And so it is, in an effort to bring two New York writers together, I arrange a second get together more suited to Mary. Marcia is not sure Mary exists. They arranged to meet before Christmas and Mary didn't show up. To make it easier for Marcia, I decide we can all meet at Marcia's apartment building.
We are to meet at 2 p.m., which is generally the time of day when Marcia takes a break from her work. Marcia gives clear instructions as to time and where and how long she will wait and where we will walk in case someone is late.
Knowing Marcia is a stickler for time, as I am as well, likely from years of meeting newspaper deadlines, I'm at Marcia's twenty minutes early. Rather than entering the apartment building and asking the doorman to ring up Marcia, I sit in a pleasant little park next to Marcia's apartment building.
New York is full of places people can sit and enjoy the day.
I fall asleep for a few moments and wake up wondering where I am, but soon remember. At precisely 2 p.m. I enter the apartment building, explain to the doorman who I'm there to see and wait for Marcia. After a few minutes I ask the doorman to ring her apartment. He tells me she will be down shortly.
Mary is a no show. Marcia doesn't want to wait for Mary. We begin our walk to a park.
Marcia and I walk down to the river and sit on a bench in the shade. This time Marcia has bread to feed the pigeons. She tells me pigeons have facial recognition and she has a particular pigeon friend that knows her. From this time forward, I will look more kindly upon pigeons.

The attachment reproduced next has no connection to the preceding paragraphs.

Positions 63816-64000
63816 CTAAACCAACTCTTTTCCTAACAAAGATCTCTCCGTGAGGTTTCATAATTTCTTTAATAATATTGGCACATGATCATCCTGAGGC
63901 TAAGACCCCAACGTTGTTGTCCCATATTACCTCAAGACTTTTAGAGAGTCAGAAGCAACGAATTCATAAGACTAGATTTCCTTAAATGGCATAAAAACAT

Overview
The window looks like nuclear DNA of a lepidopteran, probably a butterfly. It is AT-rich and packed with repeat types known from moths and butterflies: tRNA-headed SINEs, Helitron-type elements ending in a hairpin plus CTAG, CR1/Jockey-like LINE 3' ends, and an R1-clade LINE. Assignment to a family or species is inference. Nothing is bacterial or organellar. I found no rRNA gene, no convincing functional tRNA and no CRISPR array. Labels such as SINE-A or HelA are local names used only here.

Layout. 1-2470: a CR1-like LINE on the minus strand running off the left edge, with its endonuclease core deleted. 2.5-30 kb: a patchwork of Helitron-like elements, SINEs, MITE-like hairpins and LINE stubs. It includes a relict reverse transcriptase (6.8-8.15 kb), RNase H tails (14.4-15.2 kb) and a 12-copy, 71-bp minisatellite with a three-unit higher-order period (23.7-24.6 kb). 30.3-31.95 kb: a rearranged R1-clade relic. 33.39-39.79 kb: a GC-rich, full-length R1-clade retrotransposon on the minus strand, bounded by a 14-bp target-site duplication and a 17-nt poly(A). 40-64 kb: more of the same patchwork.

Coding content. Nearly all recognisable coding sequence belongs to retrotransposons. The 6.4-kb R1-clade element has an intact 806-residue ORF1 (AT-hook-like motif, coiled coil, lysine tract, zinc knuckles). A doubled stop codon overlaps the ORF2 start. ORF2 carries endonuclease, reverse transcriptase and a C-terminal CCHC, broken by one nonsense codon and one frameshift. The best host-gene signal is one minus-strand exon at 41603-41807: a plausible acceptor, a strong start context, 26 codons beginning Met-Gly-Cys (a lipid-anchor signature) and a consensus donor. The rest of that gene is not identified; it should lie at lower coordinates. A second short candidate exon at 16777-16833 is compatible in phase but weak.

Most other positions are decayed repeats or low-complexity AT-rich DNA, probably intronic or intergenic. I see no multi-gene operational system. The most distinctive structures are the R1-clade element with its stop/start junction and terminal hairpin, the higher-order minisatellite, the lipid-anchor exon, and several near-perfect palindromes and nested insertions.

"You're not my friend," she tells a pigeon and feeds it some bread, but leaves some for her friend.
Her friend arrives, but then another pigeon looking identical to the friend pigeon arrives. Marcia doesn't know which pigeon is her friend. Pigeons have facial recognition, but Marcia lacks pigeon recognition. Oh well, somehow this is not important.
On our way back to Marcia's apartment building we encounter a T.J. Max store. I haven't completed my shopping, and T.J. Max is on the list of suggested stores my friend, former New Yorker and current fashionista, Joan, emailed me.
Marcia is not impressed with T.J. Max. I say, "But my friend is." Marcia leaves to get back to her writing, she is almost finished her prion article, and I go shopping at T.J. Max, which I prefer to Century 21 and Macy's.
Mary will tell us she missed her connections because the bus was late. Mary will email me that Marcia doesn't understand and she suggests the two of us make arrangements to get together, just the two of us. I decline her offer, my time in New York is short and there are a lot of things to see and do.
And so it is, my attempts to bring them together fail.